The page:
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News
06/24/2020
4 min read

A mirror for leadership: Gai Foskett on the role of a Springboard coach

"All I do is ask questions – the rest of it, they do.”

Gai Foskett, Master Certified Coach, has a talent for keeping things simple. And while that’s undoubtedly a strength in the leadership coaching sphere, it perhaps belies the true value of what she – and Springboards’ volunteers generally - bring to the table.

Making a positive difference in the world

With 19 years of experience in the executive coaching sphere, Gai has an immense pool of knowledge to draw upon – and a clear understanding of what she wants out of volunteering.

“I can’t get rid of fossil fuels. But if I can make a big difference in lots of small places, it turns into a ripple effect.”

“The work I do normally, I have structured it so I always have time and space for one or two pro bono coaching projects. When the ICF (International Coach Federation) sent out a call for Springboard volunteers, I knew I wanted to give my support.”

As she explains, that’s because education is the most important sector there is.

"It’s undernourished, undervalued, but so incredibly important. Teachers shape young minds, and educational leaders – like leaders in any sector – get lonely at the top. It’s such a privileged space to work in.”

Starting with the leader in the mirror

Gai’s approach to leadership coaching is an holistic one, which means – in her words – getting out of the school leader’s way.

“Coaching, it’s a very empowered space for people to do their own thinking. I try to do that, then get out of their way. It’s a little like being a mirror – whether they’re deputy principals or CEOs, they often don’t have people they can speak to about their leadership struggles.”

“That also makes my role one of a sounding board, and a bit of a cheerleader. I provide rigour and accountability to what they say they want to do. It can be scary for the leader, coming into these sessions knowing they’re going to be stretched and challenged.”

“But that’s my job. Finding the simple questions they need to answer, no matter how hard, and then letting them come to that answer themselves.”

Building vulnerability

With that focus on enabling and holding accountable comes some significant challenges – especially in the education sphere.

“Leaders, especially new ones, seem to think they have to know all the answers, and refuse to be seen as vulnerable. They haven’t connected with the idea that vulnerability is courage. You have to learn as a leader that you’re not the one who knows everything – you're the one who empowers your people to find answers themselves, to learn and grow as individuals.”

People tell me things they’ve never told anyone before. About how they think, why they act the way they do – just because nobody has ever asked them.
Gai Foskett, Master Certified Coach

Better than equal

This is a difficult road, especially with so many ingrained behaviours that create barriers to vulnerability in leadership – something Gai understands well.

“When I was a senior executive in the corporate space , working with a lot of male lawyers and accountants, I had to be better to be considered equal. Sadly, I still see this in some workplaces - it's very detrimental.”

“I’ve seen women in leadership who refute that vulnerability because, like I did, they feel they have to know everything just to be seen as equal by their male coworkers. It’s an incredibly hard approach, because that idea that vulnerability is weakness is still so pervasive.”

Coming back for more

Despite the many struggles for leaders in education, Gai remains committed to helping them succeed.

“People tell me things they’ve never told anyone before. About how they think, why they act the way they do – just because nobody has ever asked them before.”

“That’s the thing with Springboard volunteering – you have the opportunity to make such a huge difference to leaders who play the most important role in our children’s lives.”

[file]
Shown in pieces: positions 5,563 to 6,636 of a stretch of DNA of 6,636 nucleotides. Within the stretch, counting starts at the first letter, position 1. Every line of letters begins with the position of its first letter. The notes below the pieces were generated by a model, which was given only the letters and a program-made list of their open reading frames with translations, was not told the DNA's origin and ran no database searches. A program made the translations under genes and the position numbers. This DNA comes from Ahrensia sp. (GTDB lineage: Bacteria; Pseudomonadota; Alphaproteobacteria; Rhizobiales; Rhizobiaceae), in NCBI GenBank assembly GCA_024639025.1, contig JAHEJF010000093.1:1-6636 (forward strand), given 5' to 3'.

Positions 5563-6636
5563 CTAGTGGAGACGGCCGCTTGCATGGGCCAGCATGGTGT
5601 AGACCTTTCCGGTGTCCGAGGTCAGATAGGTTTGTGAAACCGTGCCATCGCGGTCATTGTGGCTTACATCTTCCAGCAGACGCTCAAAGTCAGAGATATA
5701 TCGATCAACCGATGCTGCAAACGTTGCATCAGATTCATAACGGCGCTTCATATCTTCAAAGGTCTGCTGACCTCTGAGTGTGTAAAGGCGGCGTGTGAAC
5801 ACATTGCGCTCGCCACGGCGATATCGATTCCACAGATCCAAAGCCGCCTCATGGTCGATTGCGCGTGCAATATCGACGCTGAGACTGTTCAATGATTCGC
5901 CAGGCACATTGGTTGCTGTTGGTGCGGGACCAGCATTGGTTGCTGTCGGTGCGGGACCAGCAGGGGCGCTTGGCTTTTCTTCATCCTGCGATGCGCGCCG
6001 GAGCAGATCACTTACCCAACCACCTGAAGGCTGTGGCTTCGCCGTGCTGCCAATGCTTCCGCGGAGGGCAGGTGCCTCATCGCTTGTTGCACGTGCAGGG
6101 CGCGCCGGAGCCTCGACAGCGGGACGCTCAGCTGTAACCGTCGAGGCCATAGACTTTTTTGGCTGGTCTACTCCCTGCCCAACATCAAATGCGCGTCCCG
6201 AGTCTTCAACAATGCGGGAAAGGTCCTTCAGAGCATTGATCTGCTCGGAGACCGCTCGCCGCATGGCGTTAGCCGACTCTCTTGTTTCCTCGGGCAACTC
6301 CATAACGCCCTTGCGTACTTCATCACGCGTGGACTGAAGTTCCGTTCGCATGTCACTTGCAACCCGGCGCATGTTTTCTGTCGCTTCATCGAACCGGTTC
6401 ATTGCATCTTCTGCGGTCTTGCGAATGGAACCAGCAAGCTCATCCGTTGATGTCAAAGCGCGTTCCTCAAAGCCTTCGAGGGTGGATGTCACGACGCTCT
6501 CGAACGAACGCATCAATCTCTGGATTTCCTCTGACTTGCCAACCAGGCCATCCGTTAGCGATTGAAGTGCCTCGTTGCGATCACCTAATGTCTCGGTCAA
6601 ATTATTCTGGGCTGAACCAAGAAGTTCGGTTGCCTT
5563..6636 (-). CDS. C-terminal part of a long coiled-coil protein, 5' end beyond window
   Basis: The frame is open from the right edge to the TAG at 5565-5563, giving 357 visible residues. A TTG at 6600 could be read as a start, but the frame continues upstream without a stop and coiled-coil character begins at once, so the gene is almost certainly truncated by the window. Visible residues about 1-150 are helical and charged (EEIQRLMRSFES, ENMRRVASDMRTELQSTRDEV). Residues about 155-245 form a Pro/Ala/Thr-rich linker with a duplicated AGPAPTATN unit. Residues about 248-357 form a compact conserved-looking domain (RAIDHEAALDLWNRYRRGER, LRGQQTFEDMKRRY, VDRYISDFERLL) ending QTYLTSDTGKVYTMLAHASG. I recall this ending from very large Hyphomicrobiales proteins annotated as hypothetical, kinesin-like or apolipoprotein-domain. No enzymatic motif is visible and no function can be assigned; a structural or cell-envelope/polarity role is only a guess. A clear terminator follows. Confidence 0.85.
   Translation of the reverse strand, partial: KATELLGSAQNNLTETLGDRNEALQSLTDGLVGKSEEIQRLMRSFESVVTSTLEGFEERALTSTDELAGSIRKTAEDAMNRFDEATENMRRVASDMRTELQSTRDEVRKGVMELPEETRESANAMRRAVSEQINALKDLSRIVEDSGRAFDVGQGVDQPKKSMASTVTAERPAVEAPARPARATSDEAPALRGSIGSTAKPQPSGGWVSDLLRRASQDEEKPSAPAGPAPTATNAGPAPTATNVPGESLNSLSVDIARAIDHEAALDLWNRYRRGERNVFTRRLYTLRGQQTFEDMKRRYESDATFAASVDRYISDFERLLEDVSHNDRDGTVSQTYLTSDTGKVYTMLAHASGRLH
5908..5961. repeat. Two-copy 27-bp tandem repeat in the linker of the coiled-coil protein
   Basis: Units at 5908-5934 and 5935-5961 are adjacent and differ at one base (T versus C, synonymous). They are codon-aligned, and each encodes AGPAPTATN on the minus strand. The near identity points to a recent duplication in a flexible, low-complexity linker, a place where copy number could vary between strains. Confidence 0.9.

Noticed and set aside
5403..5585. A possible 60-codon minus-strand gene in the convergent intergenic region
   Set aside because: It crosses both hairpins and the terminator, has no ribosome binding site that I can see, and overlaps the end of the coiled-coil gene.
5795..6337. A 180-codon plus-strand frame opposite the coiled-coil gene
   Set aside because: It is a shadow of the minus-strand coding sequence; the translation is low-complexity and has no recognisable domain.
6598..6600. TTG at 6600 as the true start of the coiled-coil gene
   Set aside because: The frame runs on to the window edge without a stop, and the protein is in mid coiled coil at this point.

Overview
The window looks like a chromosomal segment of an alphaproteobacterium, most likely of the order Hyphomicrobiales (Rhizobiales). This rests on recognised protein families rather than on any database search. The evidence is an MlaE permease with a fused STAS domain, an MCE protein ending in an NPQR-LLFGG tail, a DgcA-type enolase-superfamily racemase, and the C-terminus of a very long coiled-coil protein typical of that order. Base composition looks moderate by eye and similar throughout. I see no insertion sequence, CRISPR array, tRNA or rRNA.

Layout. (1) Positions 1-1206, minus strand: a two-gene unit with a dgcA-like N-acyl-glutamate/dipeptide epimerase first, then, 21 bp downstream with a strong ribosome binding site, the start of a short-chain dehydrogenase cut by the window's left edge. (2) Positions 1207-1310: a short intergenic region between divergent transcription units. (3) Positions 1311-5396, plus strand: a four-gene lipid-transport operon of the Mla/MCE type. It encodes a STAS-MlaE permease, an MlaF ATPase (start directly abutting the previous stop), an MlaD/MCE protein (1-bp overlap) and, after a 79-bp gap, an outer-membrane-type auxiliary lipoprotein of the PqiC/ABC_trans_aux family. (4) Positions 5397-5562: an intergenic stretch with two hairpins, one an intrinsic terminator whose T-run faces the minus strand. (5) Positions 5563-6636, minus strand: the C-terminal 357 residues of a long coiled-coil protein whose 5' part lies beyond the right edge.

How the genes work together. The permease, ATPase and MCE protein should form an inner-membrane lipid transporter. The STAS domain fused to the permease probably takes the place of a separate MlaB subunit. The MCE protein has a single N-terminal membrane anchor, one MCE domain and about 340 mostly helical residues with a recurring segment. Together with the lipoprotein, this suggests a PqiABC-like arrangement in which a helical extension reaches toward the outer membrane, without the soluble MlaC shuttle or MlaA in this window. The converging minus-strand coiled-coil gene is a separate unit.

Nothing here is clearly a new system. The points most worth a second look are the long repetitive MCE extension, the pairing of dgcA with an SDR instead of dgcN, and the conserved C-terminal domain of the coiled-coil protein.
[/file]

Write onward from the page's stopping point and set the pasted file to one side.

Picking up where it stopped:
“It cascades down as well. You help leaders understand themselves, they help their team, who then pay it forward to others. That ripple effect, the trust you build, it is just incredible. If you’re ever on the fence about whether you should do this kind of work, let me tell you: just do it!”

Find out more about how you can help New Zealand schools

Capacity Partners

Capacity Partners are matched with a principal undertaking the Strategic Leadership for Principals Programme, meeting one-on-one with them throughout the year with through nine workshops. They build trust, understand the needs of the principal and their context and support the principal in building their strategic plan and their leadership in their unique situation.   As a Capacity Partner, you will work with principals who are new to Springboard Trust and may have backgrounds, specialisations and experiences vastly different from your own. Taking the time to listen, learn and leverage your expertise to support them is critical to success.   The experienced Springboard Trust team will match you with a principal, making all the necessary introductions before the programme begins. You’ll also be part of a cohort with five other principals and their volunteer Capacity Partners, as well as a volunteer who will facilitate each workshop.   Who makes a great Capacity Partner?  Typically, Capacity Partners are senior leaders in their organisation, who are highly capable and skilled professionals.  Experience is typically in strategic planning, change or programme management with strong coaching skills. They may also be emerging leaders hoping to support their learning and ongoing career growth, or who want to accelerate their development in this area.   Volunteers who are also skilled and experienced in leadership or facilitation.   You’ll have experience in coaching, understand how to lead people (particularly from a strategic perspective), and grasp the core ideas of strategic planning, change management and transformation. Time Requirements Capacity Partners are asked to volunteer approximately 40 hours of their time annually, including a three-hour induction for first-time volunteers and nine half day workshops over a calendar year. Programmes typically start in March and have their final celebration workshops in November.  Participation in the workshops is encouraged to ensure maximum learning and impact for the volunteer but also encourages the conversation and discussion that happens within the cohort.